Entertainment

TIFF leads festivals in female-directed films

Though 'there is more work to be done,' experts say it’s worthy of celebrating because the industry has long lacked support for women.

Thirty-three per cent of films being screened at the Toronto International Film Festival this year are directed by women.

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Thirty-three per cent of films being screened at the Toronto International Film Festival this year are directed by women.

The Toronto International Film Festival is earning a hefty round of applause this year — and it’s not just for its star-studded lineup.

The annual arts event has managed to boost the number of female-directed films it will screen to 33 per cent, up just three per cent from last year, but a significant jump from decades ago when women-helmed projects made up a much smaller contingent of the festival.

Though 33 per cent is still short of parity, experts say it’s worthy of celebrating because the industry has long lacked support for women and has been resistant to funding female filmmakers. “TIFF is better than most” because festivals often can’t just stumble on parity, you have to want to achieve it and make a concerted effort to reach it, said Leah Meyerhoff, the founder of women’s collective Film Fatales.

By comparison, 15.8 per cent of the Cannes Film Festival’s competition slate was female-directed. Last week, the Venice Film Festival’s director said “I don’t think it’s our fault” for screening just one film by a woman in their 21-film lineup.

TIFF moved the needle because it partnered with 13 women’s films groups on programming, made 55 per cent of its industry conference speakers women, and offered workshops and networking opportunities for female filmmakers. To keep building on that success, it recently launched the Share Her Journey initiative with a residency program for emerging female filmmakers and a commitment to tracking data on women in the industry.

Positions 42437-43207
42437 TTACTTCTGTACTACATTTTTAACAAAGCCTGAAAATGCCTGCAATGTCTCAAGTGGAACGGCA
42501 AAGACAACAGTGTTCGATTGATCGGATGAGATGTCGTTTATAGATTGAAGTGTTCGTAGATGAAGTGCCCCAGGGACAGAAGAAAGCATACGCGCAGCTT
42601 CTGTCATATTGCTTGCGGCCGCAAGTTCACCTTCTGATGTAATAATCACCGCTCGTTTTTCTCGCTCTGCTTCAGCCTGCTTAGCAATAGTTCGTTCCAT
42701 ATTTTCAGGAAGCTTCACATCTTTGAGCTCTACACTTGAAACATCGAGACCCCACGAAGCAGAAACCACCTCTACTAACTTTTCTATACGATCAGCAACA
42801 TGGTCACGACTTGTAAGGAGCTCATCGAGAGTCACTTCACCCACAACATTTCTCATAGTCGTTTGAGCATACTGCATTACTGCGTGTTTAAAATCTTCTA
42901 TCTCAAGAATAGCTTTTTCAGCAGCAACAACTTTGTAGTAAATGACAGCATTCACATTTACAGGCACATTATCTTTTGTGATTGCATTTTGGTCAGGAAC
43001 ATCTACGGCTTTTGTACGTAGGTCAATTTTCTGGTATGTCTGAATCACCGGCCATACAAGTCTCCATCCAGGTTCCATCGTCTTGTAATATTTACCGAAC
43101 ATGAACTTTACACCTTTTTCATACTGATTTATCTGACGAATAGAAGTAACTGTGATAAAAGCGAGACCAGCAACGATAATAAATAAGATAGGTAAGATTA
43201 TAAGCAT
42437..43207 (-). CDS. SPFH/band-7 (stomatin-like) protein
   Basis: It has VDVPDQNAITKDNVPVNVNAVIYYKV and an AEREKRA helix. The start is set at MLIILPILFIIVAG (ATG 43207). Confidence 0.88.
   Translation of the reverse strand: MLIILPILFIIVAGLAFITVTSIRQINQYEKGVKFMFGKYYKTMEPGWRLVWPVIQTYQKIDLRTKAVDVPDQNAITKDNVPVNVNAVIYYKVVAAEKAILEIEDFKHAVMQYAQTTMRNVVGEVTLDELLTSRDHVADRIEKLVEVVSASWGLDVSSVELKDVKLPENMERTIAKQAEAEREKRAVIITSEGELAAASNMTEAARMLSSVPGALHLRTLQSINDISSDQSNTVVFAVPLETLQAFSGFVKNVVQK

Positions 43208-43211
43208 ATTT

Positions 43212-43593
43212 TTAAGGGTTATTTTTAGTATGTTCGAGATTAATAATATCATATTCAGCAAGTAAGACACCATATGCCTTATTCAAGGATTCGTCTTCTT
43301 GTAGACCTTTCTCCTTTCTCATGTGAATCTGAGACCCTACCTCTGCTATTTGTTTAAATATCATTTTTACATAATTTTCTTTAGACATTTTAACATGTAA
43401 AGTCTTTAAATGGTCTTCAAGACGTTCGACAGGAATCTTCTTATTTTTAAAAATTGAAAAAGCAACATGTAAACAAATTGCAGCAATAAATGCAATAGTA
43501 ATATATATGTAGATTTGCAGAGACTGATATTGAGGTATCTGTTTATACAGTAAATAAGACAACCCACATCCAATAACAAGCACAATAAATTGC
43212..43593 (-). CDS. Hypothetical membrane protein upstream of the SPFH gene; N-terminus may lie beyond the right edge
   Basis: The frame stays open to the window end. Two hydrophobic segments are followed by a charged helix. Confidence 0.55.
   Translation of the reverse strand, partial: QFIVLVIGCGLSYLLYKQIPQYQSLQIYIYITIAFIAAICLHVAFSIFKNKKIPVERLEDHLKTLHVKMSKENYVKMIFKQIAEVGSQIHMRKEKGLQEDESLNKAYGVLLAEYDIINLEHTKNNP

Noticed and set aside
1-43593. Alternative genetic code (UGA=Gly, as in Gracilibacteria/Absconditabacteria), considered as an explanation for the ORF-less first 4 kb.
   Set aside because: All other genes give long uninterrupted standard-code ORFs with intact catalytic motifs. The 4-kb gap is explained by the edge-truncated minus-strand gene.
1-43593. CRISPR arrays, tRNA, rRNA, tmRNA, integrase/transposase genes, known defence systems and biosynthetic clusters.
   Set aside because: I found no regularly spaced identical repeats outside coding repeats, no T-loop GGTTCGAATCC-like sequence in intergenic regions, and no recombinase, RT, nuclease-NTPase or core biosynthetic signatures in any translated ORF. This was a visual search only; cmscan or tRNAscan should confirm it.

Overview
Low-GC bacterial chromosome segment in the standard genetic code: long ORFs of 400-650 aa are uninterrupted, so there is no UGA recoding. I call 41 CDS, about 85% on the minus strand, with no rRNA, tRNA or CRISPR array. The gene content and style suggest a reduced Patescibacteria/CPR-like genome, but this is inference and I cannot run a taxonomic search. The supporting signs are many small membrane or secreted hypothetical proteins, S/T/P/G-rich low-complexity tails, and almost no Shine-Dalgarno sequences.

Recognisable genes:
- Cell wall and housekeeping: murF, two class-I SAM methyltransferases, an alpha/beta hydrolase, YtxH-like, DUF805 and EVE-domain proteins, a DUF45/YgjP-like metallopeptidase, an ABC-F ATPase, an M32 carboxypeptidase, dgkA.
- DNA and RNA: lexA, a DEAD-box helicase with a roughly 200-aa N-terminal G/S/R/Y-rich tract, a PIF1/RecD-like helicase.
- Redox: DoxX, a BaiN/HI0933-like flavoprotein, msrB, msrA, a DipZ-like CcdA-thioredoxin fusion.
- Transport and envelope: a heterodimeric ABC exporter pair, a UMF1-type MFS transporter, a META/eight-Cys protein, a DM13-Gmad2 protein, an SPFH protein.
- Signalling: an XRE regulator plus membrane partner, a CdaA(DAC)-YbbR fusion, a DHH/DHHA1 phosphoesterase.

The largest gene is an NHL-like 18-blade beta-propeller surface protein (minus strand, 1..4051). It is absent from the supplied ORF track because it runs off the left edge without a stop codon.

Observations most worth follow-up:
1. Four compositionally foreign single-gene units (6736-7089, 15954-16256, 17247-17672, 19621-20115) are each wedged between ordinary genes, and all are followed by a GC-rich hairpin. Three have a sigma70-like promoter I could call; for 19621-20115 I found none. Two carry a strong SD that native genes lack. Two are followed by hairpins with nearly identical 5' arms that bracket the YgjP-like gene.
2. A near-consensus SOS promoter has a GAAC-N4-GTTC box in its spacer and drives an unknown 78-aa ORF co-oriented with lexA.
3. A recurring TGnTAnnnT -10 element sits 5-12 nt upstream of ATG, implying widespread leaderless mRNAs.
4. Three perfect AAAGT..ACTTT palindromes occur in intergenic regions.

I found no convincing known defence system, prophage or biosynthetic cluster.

But that doesn’t mean TIFF will sit back and relax. The non-profit says 33 per cent films from women “reflects both progress and work still to be done”. That work needs to be shared by the industry, which makes it “very hard for women, especially women of colour, to get their films financed,” says Meyerhoff. When they land backing, it is often for documentaries, which cost less and are seen as low-risk.

Putting the spotlight on minority filmmakers, like TIFF has done for women, could help, say experts.

Meyerhoff even thinks the festival has the resources to bring its festival lineup to gender or minority parity by 2018.

Knowing how far off TIFF is from minority parity now is a mystery because, like most festivals, it doesn’t release race and ethnicity data. Offering that its filmmakers come from 74 countries and that again “there is more work to be done” is the closest it gets to revealing its representation of minority filmmakers.

Martha Lauzen, the Center for the Study of Women in Television and Film’s executive director, said “sexuality, race, and ethnicity have traditionally been more difficult to track,” in part because festivals would need to request directors to self-identify. Whether that information can even be requested is a grey area because laws prevent some institutions from asking for the information.

“Many (filmmakers) do not wish to self-identify for statistical purposes,” said TIFF. “Many would like their films to be their calling card and have chosen to focus on inspiring chance with the stories they tell.”

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